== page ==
From murder to smuggling to talkiní trash: new local books hit shelves
It's new-book time, of sorts, with three new local volumes by local authors out in print. Enjoy!
Longboat Key mystery author H. Terrell "Terry" Griffin has penned a new Matt Royal mystery, "Murder Key." The body count is high on Longboat Key as a gang of smugglers start killing people. Retired attorney Royal starts to investigate when the bullets start flying toward him.
The whole story revolves around Longboat Key, Anna Maria Island and Sarasota in this fast-paced mystery that is, in my opinion, as good as anything New York Times bestseller Randy Wayne White has penned. And Terry has a keen grasp of the problems Anna Maria Islanders face with insurance and taxes and the ambiance we all love. Consider this excerpt:
"When you cross the Longboat Pass Bridge onto Anna Maria Island, you leave New Florida and pass into Old Florida. The state has changed drastically in the past 20 years, and what's left of the Florida of my childhood is sequestered into little enclaves like Anna Maria Island.
"The big condos have not yet invaded, and there are still places where working people can afford to live. The bars are not as trendy, they're louder, more real somehow. Small motels run by the same owners for a generation cling to the beaches, their guests returning year after year.
"But taxes keep rising, and the mom and pop places are beginning to dry up. For some reason, not apparent to the average person, Florida mandates that property be taxed at a rate that reflects its highest and best use. If a 40-year-old motel with 20 rooms could legally be turned into a high-rise condominium with 20 units, it'll be taxed at the condo rate.
"This obtuse tax philosophy was driving the mom and pop beach motels out of business. All along the coast, the owners were selling their property to condo developers. Fewer hotel rooms meant fewer tourists, and the gift shops and restaurants that depended on visitors for their livelihood were being forced to close.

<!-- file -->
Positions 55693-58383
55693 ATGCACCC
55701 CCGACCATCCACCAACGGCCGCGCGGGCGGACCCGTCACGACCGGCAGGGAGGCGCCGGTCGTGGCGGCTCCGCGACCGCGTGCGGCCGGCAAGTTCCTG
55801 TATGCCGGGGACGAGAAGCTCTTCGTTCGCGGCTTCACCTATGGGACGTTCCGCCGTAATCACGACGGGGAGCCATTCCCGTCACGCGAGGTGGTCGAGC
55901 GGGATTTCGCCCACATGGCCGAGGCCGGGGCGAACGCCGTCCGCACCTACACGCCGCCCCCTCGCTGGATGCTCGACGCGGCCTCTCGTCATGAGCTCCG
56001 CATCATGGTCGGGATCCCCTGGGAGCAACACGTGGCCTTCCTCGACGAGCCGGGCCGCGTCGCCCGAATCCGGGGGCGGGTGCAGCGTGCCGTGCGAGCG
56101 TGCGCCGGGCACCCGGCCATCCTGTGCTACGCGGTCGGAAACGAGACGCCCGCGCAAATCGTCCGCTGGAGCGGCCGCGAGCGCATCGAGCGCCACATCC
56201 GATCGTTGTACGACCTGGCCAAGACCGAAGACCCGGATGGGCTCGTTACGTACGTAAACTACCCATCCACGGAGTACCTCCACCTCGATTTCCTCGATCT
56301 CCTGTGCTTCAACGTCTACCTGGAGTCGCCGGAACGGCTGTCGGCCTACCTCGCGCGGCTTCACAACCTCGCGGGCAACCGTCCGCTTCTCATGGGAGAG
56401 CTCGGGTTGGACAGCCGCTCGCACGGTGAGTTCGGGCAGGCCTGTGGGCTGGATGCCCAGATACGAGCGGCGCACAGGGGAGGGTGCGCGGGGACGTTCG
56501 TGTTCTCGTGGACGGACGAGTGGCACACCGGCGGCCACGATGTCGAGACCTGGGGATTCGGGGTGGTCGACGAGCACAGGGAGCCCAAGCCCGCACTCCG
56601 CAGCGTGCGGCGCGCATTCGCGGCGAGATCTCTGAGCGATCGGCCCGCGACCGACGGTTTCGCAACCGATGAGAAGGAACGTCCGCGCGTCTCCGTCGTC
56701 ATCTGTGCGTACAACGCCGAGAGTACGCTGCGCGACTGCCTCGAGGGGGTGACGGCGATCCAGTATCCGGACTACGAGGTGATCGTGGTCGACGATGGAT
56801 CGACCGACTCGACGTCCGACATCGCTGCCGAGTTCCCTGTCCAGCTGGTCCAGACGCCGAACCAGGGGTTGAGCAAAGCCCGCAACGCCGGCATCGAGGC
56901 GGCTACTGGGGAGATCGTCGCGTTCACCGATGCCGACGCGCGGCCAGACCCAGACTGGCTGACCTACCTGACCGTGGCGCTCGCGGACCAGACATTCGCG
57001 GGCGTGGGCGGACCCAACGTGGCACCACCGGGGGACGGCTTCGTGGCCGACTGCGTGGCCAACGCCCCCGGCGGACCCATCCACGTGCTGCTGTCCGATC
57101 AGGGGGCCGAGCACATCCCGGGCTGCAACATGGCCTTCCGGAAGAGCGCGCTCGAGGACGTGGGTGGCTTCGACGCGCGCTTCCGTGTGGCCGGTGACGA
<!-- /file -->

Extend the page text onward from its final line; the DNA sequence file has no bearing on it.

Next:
"The reality of the onerous tax structure is that it signals the imminent death of the Florida of my childhood. It's turning the state into Baby Boomer Heaven.
"Reality is not something that Florida politicians recognize, so Old Florida is slowly dying, its demise hurried along by developers and the tax man. It'll all be gone soon, and those of us who love the state will be poorer in spirit."
Terry, himself a semi-retired attorney, knows from what he speaks, since he is a multi-generation Floridian.
He'll be signing copies of "Murder Key," his second novel, from 1-3:30 p.m. Saturday, Nov. 18, at Whistle Stop, 3234 E. Bay Drive, Holmes Beach. Stop in and say hi - and, hopefully, enjoy the read.
My old buddy Stan Zimmerman has just finished a new book, his third, "A History of Smuggling in Florida: Rumrunners and Cocaine Cowboys."
From Ponce de Leon's trafficking in slaves to the governor's wife, Columba Bush, forgetting to declare $19,000 in clothes and jewelry upon her return from France - much to the embarrassment of Jeb - Stan has pulled together all sorts of not-so-nice facts about Florida's past.
And west Florida was not unscathed in the smuggling realm, as Stan reports of the wild times in the 1980s.
"The majority of Cortezians were not smugglers. But they knew what was happening. ‘The smuggling was a silent backdrop to their lives,' wrote Ben Green in his book ‘Finestkind.' ‘They heard the boats coming in at odd hours, saw the new vans and Lincoln Continentals parked in front of Junior's house, and gazed suspiciously at the burned-our derelicts who descended on Cortez like locusts hoping to get a job on a fishing boat and get in on a few runs.'